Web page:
Whatever the cause of Abraham and Rebecca leaving Virginia, it is known from records that Abraham as in the Parish of St. Matthew at Rocky River in Orange County, North Carolina, by April 06, 1756. On August 20, 1756, Abraham Vanderpool was listed as a certified chain-carrier for a surveyor. He was next listed in records at Sandy Creek in Orange County, in 1757. The last record of Abraham in Orange County (that part now in Randolph County, North Carolina), North Carolina, was dated November 05, 1757.

Abraham next appears on a Fee List in Winchester, Frederick County, Virginia on May 12, 1757. Abraham may have taken his family back to Frederick County, where he had lived in 1743, and then by himself went to North Carolina to work and perhaps locate land. Or they may have all moved to North Carolina and then back to Frederick County, Virginia by May 1757.

Whatever the situation, there was then a decade, (from 1757 to 1767) in which their whereabouts are unknown. We do know that at least by 1767, Abraham Vanderpool was established in Rowan County (later became Surry County) North Carolina and was a "road overseer". In 1768, either Abraham Vanderpool or his son, Abraham, was serving as "constable" in that area. Having these career positions in Rowan County, would probably suggest that Abraham Vanderpool had been in this area long enough to establish himself as a reliable and established citizen of the county.

The section of Rowan County that the Vanderpool's lived in, later became part of Wilkes County, in 1777. It is known that Abraham Vanderpool and his son, Abraham, continued to reside in Rowan County, later Wilkes County, until at least June 12, 1778. as is verified by tax lists and land grants.

Abraham Vanderpool probably died between June 12, 1778 and May 12, 1779. June 12, 1778 is the last recorded date known at this time, of Abraham in Wilkes County, North Carolina. On May 12, 1779, his wife, Rebecca Vanderpool, signed her will and it did not mention Abraham. This would indicate he was probably deceased by this time. Rebecca Vanderpool was in Washington County, North Carolina, now Tennessee, when she signed her will. A tax list in 1779 for Washington County, North Carolina (now Tennessee) lists Abraham Vanderpool as deceased. It is unknown if Abraham died in Wilkes County, North Carolina or Washington County, North Carolina, which became Washington County, Tennessee in 1790.

It seems plausible that Abraham Vanderpool did go to Washington County, North Carolina. First, in her will, Rebecca lists six cattle and two plows among other things. If she had moved to this county by herself, she would not likely have brought or purchased cattle and plows. Second, Abraham is listed as deceased on the Washington County tax list which would seem to indicate he had previously been alive in that county.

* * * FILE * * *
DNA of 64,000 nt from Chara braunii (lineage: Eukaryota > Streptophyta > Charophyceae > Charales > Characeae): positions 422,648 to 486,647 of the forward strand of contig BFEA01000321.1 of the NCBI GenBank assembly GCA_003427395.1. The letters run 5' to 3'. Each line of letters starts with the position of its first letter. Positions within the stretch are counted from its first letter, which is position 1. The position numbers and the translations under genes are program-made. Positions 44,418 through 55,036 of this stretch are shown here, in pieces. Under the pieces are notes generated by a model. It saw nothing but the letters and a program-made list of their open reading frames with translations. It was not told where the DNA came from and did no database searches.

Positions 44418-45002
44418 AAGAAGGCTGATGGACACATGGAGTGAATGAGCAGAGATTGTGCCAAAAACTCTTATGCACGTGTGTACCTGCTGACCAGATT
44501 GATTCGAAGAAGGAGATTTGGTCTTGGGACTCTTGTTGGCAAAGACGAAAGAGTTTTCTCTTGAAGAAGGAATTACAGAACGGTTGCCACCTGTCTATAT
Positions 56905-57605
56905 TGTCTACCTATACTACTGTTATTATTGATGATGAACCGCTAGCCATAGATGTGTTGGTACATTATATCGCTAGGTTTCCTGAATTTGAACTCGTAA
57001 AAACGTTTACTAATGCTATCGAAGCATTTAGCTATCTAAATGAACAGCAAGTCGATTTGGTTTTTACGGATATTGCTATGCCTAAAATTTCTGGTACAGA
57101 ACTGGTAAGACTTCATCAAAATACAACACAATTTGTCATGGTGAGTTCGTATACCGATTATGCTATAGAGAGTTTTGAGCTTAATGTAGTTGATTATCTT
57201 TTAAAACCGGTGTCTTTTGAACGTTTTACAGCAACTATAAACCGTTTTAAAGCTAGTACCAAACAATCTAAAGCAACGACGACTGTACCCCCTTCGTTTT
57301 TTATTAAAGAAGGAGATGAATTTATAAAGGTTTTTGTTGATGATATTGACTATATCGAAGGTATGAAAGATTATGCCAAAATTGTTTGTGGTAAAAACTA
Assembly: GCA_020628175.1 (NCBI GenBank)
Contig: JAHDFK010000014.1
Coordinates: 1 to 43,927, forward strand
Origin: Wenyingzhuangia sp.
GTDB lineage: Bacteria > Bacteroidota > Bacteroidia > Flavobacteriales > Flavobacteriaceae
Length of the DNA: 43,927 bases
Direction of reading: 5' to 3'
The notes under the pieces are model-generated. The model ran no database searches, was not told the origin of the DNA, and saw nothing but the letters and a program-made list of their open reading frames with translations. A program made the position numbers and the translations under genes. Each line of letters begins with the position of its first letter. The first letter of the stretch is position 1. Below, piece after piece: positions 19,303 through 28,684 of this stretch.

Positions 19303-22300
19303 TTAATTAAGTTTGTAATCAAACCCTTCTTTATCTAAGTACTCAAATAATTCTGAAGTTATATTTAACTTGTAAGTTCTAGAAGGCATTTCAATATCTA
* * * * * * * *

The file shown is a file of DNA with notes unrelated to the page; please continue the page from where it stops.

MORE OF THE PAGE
Abraham, Sr. married Rebecca Isaac. (Magoffin County Historical Society Newsletter, 2007.
   http://www.rootsweb.com/~kymhs/columns/2007/122007.htm)
   DUTCH REFORMED CHURCH OF ALBANY BAPTISM, 13 FEB 1709: ABRAHAM OF WYNAND VAN DER POEL & CATHARINA DEHOOGES. WITNESSES MELGERT VAN DER POEL JR., CATHARINA VAN DER POEL.
   WASHINGTON CO TN RECORDS,VOL. 1, LIST OF TAXABLES 1778-1801:
   1779-ABRAHAM VANDERPOLE (DEC'D) ESTATE OF: 1 SITE,100 ACRES $100 VALUE; 1 HORSE $100 V ALUE; 5 CATTLE, $50 VALUE, NO READY MONEY, NO NEGROES, TOTAL SUM $250.
   TEETER NAVE- 1 SITE, 300 ACRES $800 VALUE; 6 HORSES $825 VALUE; 15 CATTLE $150 VALUE; $24.16 READY MONEY, NO NEGROES, TOTAL SUM $1799.16.
   The King's Mountain Men, by K.K. White, p.26 notes that on 24 May 1779, Teter Nave 'have leave to administrative on the estate of Abraham Vanderpool, give bond and security for the same."
   WILL OF REBECCA VANDERPOOL MADE 12 MAY 1779 WASHINGTON CO TN.
   14 JULY 1736 UNEXECUTED LEASE (NJ-H.S. MSS PACA XL1#17): NATHANIEL ROGERS OF NEWARK, TAYLOR TO VANDERPOOL-TURNER TENANT AND 5 1/2 ACRE LOT IN NEWARK BD ON ROAD BY THE BANE. JOHN BRIEN, SIGNED JAMES WHEELER, WITNESS JOSIAH GILBERT AND JOSEPH ROGERS FOR 4 YEARS FROM 15 APRIL NEXT, 4 POUNDS PER AN. NOT EXECUTED.
   FROM INDEX TO NORTHERN NECK SURVEYS ON FILE (VA), PAGE 155: PATENTS ISSUED DURING THE REGAL GOUT. GRANTEE'S NAME: ABRAHAM VANDERPOOL OF AUGUSTA CO. DATE 19 AUG 17 42; 432 ACRES, NO 10, UPON SOUTH FORK OF THE WAPPACOMA ON GREAT SOUTH BRANCH OF POTOMACK RIVER.
   HISTORY OF SOUTHWEST VIRGINIA AND WASHINGTON CO: 1741 ABRAHAM VANDERPOOL-JUSTICE OF COUNTY COURT AUGUSTA COUNTY.
   WILL BOOK 1, PAGE 42, 21 MAY 1747 ABEL WESTFALL QUALIFIES AS EXECUTOR OF JOHN BOUGARD WITH SURETIES THOMAS WEST & JOHN STATES. TESTE SAMUEL PORTEUS.